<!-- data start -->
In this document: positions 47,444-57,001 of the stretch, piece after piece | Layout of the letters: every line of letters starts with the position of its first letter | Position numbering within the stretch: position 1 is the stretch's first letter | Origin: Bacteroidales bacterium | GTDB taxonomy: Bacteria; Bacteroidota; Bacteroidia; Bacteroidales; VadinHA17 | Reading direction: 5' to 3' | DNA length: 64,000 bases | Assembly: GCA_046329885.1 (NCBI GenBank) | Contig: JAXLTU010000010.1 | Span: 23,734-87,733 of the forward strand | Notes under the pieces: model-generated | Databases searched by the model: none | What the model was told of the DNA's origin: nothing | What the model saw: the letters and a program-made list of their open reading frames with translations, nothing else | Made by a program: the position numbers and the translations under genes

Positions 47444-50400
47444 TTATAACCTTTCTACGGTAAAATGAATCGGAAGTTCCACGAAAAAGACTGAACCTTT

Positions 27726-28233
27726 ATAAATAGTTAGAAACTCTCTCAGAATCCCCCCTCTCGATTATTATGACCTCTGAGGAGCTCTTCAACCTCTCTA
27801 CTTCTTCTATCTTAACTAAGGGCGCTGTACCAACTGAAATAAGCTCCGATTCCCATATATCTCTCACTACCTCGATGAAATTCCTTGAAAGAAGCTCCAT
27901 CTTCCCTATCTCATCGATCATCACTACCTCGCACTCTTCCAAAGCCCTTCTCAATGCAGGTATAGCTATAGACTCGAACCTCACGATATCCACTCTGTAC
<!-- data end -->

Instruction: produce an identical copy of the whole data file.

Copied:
In this document: positions 47,444-57,001 of the stretch, piece after piece | Layout of the letters: every line of letters starts with the position of its first letter | Position numbering within the stretch: position 1 is the stretch's first letter | Origin: Bacteroidales bacterium | GTDB taxonomy: Bacteria; Bacteroidota; Bacteroidia; Bacteroidales; VadinHA17 | Reading direction: 5' to 3' | DNA length: 64,000 bases | Assembly: GCA_046329885.1 (NCBI GenBank) | Contig: JAXLTU010000010.1 | Span: 23,734-87,733 of the forward strand | Notes under the pieces: model-generated | Databases searched by the model: none | What the model was told of the DNA's origin: nothing | What the model saw: the letters and a program-made list of their open reading frames with translations, nothing else | Made by a program: the position numbers and the translations under genes

Positions 47444-50400
47444 TTATAACCTTTCTACGGTAAAATGAATCGGAAGTTCCACGAAAAAGACTGAACCTTT

Positions 27726-28233
27726 ATAAATAGTTAGAAACTCTCTCAGAATCCCCCCTCTCGATTATTATGACCTCTGAGGAGCTCTTCAACCTCTCTA
27801 CTTCTTCTATCTTAACTAAGGGCGCTGTACCAACTGAAATAAGCTCCGATTCCCATATATCTCTCACTACCTCGATGAAATTCCTTGAAAGAAGCTCCAT
27901 CTTCCCTATCTCATCGATCATCACTACCTCGCACTCTTCCAAAGCCCTTCTCAATGCAGGTATAGCTATAGACTCGAACCTCACGATATCCACTCTGTAC